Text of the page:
The music for violin and piano comes first. Pierrette is an attractive
salon piece but hampered by the predictability of its triple rhythm which
often makes music sound cheap. Predictability and reliance on formulae and
devices in music is often disadvantageous.
The Concertante dates from the mid 1930s. It has some interesting
harmonies and both a lyricism and classical style and concludes with some
robust music. It is a good piece and is given a fine performance.
But it is the Violin Sonata of 1959 that is the prize on this disc.
It does not have the power and originality of the sonata by Mátyás
Seiber written about the same time but it is a serious piece in four movements.
The opening movement sandwiches an allegro non troppo between
adagio sections and the 'classical' clarity is admirable. The
allegretto does not make an ample contrast with the first movement
but the following toccata is a reasonably strong movement although
this performance, good as it is, could have been more allegro di
The finale, epilogue is marked adagio rhapsodico and, in my
view, is the finest movement. I admire the lyricism given to the violin,
the simplicity and economy of the music and yet it is never sparse. It has
a tenderness, not quite beautiful music, but approaching it.
The piano pieces begin with the Four Bagatelles of 1938 which are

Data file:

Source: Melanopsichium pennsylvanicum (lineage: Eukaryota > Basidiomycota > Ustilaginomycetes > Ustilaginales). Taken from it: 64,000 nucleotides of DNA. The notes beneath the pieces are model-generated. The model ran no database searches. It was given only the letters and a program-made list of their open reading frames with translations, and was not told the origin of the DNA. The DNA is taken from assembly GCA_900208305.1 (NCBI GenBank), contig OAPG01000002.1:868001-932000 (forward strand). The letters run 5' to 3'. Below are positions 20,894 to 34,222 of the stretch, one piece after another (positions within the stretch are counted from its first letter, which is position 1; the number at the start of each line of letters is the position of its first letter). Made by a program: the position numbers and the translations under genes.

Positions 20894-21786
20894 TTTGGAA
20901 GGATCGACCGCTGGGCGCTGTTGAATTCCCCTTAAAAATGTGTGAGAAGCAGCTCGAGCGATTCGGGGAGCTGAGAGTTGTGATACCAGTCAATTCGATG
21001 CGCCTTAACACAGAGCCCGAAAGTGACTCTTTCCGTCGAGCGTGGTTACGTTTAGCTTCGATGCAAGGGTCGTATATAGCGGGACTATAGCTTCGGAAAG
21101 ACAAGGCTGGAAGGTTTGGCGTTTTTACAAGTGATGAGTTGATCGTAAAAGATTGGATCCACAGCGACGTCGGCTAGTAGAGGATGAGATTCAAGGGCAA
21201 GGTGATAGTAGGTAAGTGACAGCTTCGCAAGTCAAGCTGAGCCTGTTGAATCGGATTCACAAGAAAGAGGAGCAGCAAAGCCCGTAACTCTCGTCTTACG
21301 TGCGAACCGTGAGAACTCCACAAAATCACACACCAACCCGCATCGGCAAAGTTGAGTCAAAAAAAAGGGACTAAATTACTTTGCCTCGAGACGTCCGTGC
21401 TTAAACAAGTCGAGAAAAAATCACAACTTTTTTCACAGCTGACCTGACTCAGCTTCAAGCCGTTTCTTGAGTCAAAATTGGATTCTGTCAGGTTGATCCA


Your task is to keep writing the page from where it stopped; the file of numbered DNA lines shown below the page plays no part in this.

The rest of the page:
given a convincing performance and I am glad that some of Rawsthorne's fussy
markings of tone are ignored. The opening allegro is reminiscent of
Brahms' middle piano music ... consider Op 79, for example and has
that often intrusive Rawsthorne 'signature tune' for example bar 34ff. Compare,
for example, the Piano Concerto No 1 ... figure 16ff in the first
movement. The allegretto has that Bachian clarity that Rawsthorne
so enjoyed and the presto non assai has the same thumbprint but now
in 6/8 time and another of his 'signature tunes' that can be detected all
over his work notably in Practical Cats. The lento used to
strike me as a meander but is a thoughtful piece and Bach is not far away.
For the keen listener consider the Concerto in D minor for two violins
as a comparison.
The Four Romantic Pieces of 1953 are really another set of bagatelles.
The word 'romantic' refers to imagination of course, and the tempi of the
pieces agree chronologically with the Four Bagatelles. But, by now,
a worrying feature appears. Rawsthorne has some good thematic ideas but does
not develop them and this is a pity and, apart from the Piano Concerto
No 1 little of his piano music sparkles. It is rather 'brown' and passive.
My esteemed colleagues rate the Ballad of 1967 as Alan's best piano
work. This seems to show some influence of Debussy and both the classicism
of Bach and the mellow Brahms have receded. The Ballad has always
caused me to consider it to be autobiographical but here is not the place
to develop this conviction.
After completing the Ballad, Alan told Humphrey Searle and I that
he was still searching for a personal style. And I think that sums it up.
It is Rawsthorne's lack of a personal voice and identity coupled with his
sometimes colourless music that many people find disconcerting.
And yet these performances should go a long way to dispel that notion. Certainly
the Violin Sonata should be given a wide circulation.